Your Quarters Worth

Your Late to the Party Quarter’s Worth

The Girl Who Drank The Moon

Imagine living in a village unknown to outsiders and unknowing of the world beyond the town walls.

Once a year the community elder council holds a somber procession through town ending in the removal of the village’s youngest child from their family.

The child is left in a sycamore grove in the woods outside the town walls doomed to be the village’s annual sacrifice to the witch of the woods. . .

Only the witch in the story isn’t a bad one. She’s a good and caring witch.

In fact, the witch believes she’s rescuing the abandoned infants before they freeze to death or are eaten by hungry forest animals.

Swiftly, the witch brings each child to far-off ‘free cities’ where they are raised by caring and loving foster families and communities.

In order to get the sacrificed children to their new homes she has to provide them sustenance for the journey. The witch does so by feeding each starlight.

This year however, the witch becomes distracted and accidentally feeds the baby girl moonlight. And feeding an infant moonlight has strange and magical consequences. . .

This is just the opening chapters of Kelly Barnhill‘s Newberry Award winning young adult novel, The Girl Who Drank The Moon.

I bought the book for my kid from their school book fair back when there were such things. On and off for about a year we picked the book up and I read a few chapters to them out loud.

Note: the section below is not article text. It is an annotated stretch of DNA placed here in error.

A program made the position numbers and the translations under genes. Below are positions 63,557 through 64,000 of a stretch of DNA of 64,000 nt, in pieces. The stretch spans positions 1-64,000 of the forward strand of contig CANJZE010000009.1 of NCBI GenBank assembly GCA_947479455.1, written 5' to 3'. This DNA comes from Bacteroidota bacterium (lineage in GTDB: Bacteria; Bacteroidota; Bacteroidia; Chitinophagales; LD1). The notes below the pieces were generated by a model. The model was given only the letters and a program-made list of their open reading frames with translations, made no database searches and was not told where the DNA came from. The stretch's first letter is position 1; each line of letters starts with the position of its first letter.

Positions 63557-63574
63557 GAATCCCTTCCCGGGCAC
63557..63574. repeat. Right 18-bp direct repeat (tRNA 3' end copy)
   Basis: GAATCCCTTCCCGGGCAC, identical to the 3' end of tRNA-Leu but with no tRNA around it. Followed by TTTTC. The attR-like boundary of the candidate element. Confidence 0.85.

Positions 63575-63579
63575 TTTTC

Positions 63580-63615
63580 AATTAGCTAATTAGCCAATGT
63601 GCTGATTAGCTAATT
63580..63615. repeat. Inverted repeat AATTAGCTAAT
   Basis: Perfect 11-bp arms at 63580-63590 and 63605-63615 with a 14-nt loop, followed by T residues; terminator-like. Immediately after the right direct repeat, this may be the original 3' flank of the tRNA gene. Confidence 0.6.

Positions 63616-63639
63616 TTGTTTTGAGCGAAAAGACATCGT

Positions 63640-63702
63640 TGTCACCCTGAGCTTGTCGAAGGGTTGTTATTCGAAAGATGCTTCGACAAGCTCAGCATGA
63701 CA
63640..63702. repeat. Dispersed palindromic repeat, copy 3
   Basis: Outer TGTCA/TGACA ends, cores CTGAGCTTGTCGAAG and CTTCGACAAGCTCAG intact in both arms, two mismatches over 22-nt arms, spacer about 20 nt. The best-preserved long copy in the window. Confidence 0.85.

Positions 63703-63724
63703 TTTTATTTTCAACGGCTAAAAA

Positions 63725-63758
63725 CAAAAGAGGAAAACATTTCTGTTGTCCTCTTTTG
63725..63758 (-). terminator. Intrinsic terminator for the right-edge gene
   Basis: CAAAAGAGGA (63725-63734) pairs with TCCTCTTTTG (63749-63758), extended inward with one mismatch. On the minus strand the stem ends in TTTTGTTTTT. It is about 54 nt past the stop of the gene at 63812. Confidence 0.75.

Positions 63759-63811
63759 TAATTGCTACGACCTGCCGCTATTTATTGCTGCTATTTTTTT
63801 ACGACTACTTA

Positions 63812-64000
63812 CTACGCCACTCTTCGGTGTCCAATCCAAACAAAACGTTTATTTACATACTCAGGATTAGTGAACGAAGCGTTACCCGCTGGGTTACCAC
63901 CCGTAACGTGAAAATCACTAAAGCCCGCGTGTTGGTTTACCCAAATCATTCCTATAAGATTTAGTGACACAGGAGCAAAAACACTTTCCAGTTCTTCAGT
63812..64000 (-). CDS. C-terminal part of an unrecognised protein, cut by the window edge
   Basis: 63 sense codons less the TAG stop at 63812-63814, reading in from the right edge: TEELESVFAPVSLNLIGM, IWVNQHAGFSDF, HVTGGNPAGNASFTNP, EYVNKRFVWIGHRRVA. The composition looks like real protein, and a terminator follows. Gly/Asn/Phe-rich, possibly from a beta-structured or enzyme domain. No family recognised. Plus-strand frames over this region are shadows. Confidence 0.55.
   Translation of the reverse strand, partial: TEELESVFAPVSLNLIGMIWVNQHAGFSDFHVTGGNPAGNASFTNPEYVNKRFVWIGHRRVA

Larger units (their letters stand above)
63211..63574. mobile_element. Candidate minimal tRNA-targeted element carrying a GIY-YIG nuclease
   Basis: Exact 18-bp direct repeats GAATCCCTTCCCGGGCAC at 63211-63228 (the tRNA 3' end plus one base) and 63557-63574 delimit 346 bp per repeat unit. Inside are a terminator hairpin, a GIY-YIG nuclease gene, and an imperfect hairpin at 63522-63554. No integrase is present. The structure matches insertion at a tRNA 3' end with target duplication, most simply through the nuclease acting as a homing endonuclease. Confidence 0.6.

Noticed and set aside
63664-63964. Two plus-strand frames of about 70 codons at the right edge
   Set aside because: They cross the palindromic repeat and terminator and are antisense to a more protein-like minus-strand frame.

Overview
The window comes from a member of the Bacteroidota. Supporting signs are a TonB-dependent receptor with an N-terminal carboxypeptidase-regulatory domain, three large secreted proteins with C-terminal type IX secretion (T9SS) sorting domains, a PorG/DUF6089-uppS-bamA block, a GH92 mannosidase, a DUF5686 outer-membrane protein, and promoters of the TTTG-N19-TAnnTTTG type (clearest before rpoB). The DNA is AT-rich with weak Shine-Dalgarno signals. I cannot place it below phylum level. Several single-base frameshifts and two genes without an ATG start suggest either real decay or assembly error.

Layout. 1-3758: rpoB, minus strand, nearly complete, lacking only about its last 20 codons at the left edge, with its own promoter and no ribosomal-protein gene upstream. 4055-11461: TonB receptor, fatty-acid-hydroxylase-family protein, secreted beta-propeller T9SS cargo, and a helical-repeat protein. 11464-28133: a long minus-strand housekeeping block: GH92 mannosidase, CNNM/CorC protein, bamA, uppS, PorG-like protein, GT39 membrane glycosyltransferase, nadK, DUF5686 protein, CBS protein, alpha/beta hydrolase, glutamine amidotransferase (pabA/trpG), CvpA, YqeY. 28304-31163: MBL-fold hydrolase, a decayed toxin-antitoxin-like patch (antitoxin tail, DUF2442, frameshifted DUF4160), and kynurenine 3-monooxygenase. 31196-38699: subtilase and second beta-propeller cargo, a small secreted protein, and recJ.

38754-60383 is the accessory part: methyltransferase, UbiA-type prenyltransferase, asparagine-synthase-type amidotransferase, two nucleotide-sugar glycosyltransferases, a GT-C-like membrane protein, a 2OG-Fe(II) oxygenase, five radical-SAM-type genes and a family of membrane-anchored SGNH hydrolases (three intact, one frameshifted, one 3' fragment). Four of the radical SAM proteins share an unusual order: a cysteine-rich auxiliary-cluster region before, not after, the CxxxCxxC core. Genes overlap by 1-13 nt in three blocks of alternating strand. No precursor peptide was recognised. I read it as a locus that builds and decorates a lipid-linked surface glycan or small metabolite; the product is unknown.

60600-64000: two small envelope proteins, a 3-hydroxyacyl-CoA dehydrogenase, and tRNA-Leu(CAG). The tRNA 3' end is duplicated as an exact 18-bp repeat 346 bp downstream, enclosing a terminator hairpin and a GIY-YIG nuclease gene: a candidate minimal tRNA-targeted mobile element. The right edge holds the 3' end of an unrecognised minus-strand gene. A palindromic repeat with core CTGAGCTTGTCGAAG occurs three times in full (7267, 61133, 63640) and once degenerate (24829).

Maybe it was because of the periods of time between our reading sessions, but the book took a little to get ramped up. After it did however. It ended up being an incredible and imaginative story packed in a very good book.

If you couldn’t tell from this reviews opening paragraphs, The Girl Who Drank The Moon has enough magic for any older child/young adult as well as any full-grown geeks/nerds/big-kids. The book has dragons, poet swamp monsters, origami birds that come to life and attack if provoked, and plenty of mystical power and artifacts.

What was extremely cool about how Barnhill pulled it all off was that she refrained from becoming overly descriptive. She did an expert job of balancing providing enough detail to get readers immersed in the story and still allowing their minds to paint the picture for themselves.

Finally, the ending was so touching it had me bawling. I had to hand the book over to my progeny so they could read the final chapters. I couldn’t see through the water welling up in my eyes and I couldn’t speak without becoming choked up.

Sharing The Girl Who Drank The Moon by Kelly Barnhill with my child and now with all the 5280 Geek readers has been an absolute pleasure.

It wasn’t the best book I’ve ever read, but it was very good and worth reading at least once. I’ll definitely check out more of Barnhill’s offerings as each description sounds darker and stranger than the last.

If you’ve already read the book I’d love to hear your thoughts. Please use the comments button below.

Thanks for popping in for another Late to the Party Quarter’s Worth. Be sure to check back and see what book, movie, or music I be tardily reviewing next. Until then, stay geeky.

Book review by John Andreula

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